2013-03-03 10:31:20 PM

Acravius: Good Samaritan Laws protect people who use reasonable actions in performing these duties, regardless of outcomes.


good Samaritan laws do not apply to healthcare professionals, they apply to untrained civilians doing their best
 
2013-03-03 10:32:35 PM
Folks calling for help on the phone can get irrational. I had a lady call me once, at a federal parks site, about an injured seagull at a provincial beach 50-odd miles away. I gave her the numbers for provincial wildlife and she wailed "I tried them- there's nobody answering till Monday!" Then silence. Followed by "Omigod, there's some big black birds landing near it- I think they're going to eat it!" "Probably ravens, ma'am. They're very scared of people, if you moved near they'd leave very quickly." "Oh, my- but they're huge and I've got a heart condition- isn't there anything you can do?"
I was so tempted to start singing "The Circle of Life" it wasn't funny.
 
2013-03-03 10:33:16 PM

WhyteRaven74: The nurse needs to lose her license, and the facility needs some serious sanctions if not being shut down


Because they disappointed you?  Show me laws that they broke, then we'll talk.
 
2013-03-03 10:36:31 PM
I was in the waiting room of Mercy hospital here in Oklahoma City. A guy pulled up by the doors, opened the car door and made it about half way to the doors of ER and passed out. He was laying maybe 25 feet from the doors. The people working in the ER called 911. They would not go outside and get him. Me and two other guys walked out and picked him up and carried him into the ER and he was treated. I asked a nurse WTF? She told me that they normally have ambulance crew onsite, but if they are out on a run the policy in this situation is to call 911, they are not allowed to walk out of the doors to help anyone.

/Dude lived, low blood sugar.
 
2013-03-03 10:38:47 PM

wedun: FarkinSneakyBastage: Can I please have the freedom to choose how and when I die and not rot to death in one of these depressing shiatholes they call a retirement community? That'd be great, thanks

try smoking crack, fast cars, hookers, cocaine.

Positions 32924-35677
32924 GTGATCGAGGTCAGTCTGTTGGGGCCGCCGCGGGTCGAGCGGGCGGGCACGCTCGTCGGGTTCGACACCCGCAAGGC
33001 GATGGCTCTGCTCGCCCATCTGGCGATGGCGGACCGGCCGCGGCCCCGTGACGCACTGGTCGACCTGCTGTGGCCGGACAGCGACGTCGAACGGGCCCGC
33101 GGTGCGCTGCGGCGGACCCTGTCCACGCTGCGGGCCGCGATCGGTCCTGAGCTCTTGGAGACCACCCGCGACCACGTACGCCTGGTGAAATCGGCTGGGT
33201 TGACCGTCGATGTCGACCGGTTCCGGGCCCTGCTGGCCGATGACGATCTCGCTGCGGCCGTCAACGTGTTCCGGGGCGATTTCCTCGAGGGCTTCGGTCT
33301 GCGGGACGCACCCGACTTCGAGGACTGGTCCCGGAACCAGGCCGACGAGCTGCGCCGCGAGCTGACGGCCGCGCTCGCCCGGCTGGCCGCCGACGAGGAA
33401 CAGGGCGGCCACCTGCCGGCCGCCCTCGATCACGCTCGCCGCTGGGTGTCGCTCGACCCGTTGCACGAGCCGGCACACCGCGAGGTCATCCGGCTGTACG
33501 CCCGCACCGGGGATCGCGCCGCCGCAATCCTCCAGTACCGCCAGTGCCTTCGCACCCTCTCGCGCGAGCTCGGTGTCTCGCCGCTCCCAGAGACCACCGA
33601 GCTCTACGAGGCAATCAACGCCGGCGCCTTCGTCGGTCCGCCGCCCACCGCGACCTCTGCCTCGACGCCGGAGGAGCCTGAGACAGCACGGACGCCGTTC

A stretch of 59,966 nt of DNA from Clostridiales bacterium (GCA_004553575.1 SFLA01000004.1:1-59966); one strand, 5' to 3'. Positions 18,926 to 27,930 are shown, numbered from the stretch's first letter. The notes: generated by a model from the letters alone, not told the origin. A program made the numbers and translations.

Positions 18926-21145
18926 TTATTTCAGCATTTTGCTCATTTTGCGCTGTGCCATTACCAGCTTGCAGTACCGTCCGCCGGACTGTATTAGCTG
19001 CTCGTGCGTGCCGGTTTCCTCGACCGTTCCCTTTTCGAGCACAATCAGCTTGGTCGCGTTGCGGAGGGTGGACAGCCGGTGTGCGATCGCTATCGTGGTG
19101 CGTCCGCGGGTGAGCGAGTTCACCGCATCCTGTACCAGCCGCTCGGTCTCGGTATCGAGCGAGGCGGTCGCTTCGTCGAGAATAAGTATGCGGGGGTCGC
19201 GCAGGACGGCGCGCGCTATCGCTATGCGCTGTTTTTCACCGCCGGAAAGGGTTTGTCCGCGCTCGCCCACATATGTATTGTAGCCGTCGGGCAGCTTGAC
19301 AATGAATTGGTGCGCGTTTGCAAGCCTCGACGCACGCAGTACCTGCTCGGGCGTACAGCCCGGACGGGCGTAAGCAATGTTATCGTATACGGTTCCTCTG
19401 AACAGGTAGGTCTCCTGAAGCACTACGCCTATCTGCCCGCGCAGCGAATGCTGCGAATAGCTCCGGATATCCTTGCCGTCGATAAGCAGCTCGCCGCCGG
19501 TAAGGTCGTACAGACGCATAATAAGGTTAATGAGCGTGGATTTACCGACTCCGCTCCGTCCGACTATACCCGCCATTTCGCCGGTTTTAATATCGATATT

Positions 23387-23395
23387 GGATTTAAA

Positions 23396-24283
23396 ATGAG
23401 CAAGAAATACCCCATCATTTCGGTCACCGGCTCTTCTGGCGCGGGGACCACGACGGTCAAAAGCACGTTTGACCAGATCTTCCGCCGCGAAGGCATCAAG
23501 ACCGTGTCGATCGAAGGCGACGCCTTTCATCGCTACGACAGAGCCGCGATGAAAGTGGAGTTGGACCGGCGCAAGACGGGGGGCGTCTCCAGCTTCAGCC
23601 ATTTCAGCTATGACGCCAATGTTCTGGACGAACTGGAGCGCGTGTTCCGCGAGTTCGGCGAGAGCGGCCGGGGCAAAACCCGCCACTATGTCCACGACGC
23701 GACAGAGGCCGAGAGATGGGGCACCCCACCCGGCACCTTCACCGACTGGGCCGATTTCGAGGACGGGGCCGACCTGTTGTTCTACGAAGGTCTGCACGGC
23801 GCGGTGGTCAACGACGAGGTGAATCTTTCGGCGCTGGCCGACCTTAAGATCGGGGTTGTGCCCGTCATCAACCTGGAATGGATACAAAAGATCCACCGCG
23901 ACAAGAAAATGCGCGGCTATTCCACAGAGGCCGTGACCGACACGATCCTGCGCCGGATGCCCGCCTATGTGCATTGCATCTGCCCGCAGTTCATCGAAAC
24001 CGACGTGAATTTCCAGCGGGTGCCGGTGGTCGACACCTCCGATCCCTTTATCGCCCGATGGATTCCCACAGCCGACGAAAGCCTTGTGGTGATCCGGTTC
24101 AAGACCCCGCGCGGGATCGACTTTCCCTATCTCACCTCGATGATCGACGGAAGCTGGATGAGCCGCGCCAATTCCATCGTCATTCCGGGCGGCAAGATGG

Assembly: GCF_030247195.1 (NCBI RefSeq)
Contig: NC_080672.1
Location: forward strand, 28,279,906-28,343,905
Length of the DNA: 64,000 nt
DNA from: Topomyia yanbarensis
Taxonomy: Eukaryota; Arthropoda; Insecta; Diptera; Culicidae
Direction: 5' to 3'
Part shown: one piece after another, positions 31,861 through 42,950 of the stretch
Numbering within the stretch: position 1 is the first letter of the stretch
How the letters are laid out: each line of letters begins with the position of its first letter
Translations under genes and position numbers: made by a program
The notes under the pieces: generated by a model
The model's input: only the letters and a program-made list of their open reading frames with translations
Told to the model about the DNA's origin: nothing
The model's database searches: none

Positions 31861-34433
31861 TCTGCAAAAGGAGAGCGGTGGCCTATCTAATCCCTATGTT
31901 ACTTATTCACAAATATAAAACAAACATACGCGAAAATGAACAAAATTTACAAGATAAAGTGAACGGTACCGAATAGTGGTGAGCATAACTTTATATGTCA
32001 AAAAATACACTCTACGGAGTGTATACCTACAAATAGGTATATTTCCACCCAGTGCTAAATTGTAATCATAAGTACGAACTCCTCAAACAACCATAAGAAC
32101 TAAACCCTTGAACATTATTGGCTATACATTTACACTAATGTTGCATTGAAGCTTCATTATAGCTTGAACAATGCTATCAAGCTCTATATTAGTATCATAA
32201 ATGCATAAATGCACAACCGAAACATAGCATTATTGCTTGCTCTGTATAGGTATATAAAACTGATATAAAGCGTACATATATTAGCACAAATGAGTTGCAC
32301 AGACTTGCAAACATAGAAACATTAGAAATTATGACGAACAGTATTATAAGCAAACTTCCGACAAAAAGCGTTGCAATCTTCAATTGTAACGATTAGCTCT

All of those increase your odds of ending up in a nursing home against your wishes.  Live prudently, be realistic about your health, and keep a pistol handy.
 
2013-03-03 10:38:54 PM

The One True TheDavid: I remember when the world's population hit 3 billion, 4 billion people ago; I was entering puberty then.


Wow, you got busy fast!
 
2013-03-03 10:40:03 PM
My grandfather was 86, still grading papers part-time for the University of Toronto (he was a Silver Medallist in Maths in his younger years) when one night he told his wife that he was stopping early, wasn't feeling too good. An hour later he was dead.
That's the way anyone should go, in their own home. Nursing homes scare the crap out of me.
 
2013-03-03 10:40:31 PM

ChrisDe: Saw that on the news today. The woman that called 911 was more concerned about following the rules (no CPR) and keeping her job than the life of another person. And she was a nurse. Pretty sad, though I guess it's easy to say when it's not me being fired.


Correction: she has a piece of paper with a title on it. In reality, she's barely a human being. MOST nurses I know wouldn't think of losing their job over saving the life of a patient.

On the other hand, CPR on an 87 year old outside the hospital...never a gods outcome, oftentimes worse than death, because they revive you so you can spend there months in the ICU and die anyway. I'd give the nyse a pass if this is what she was thinking about, although if the patient didn't have a DNR order, it's her duty to do so. Ironically enough though, if she did that, she'd have to still choose rules over patient's best interest.
 
2013-03-03 10:40:52 PM

NotoriousFire: Relatively Obscure: NotoriousFire: /For all we know, the nursing home already paid off the family, hence why they aren't complaining.

Or, they could just be glad she's dead :P


See, I just find that difficult to digest.


I was just kiddin', anyway.

Lehk: good Samaritan laws do not apply to healthcare professionals, they apply to untrained civilians doing their best


No.  In many states, this is the exact opposite of true.
 
2013-03-03 10:43:39 PM

AverageAmericanGuy: I'm going to sound cold here, but the woman was in her late 80s. Sometimes its just a person's time to go.

The operator sounds like a spaz, from the way she's portrayed in the article. "It's a human being" Yes, and human beings die all the time. You can't be Superman and save everyone all the time.


This.
I hope if I'm 87 in that situation they have the common decency to just let me be.

/ Maybe just a bit of morphine, thank you.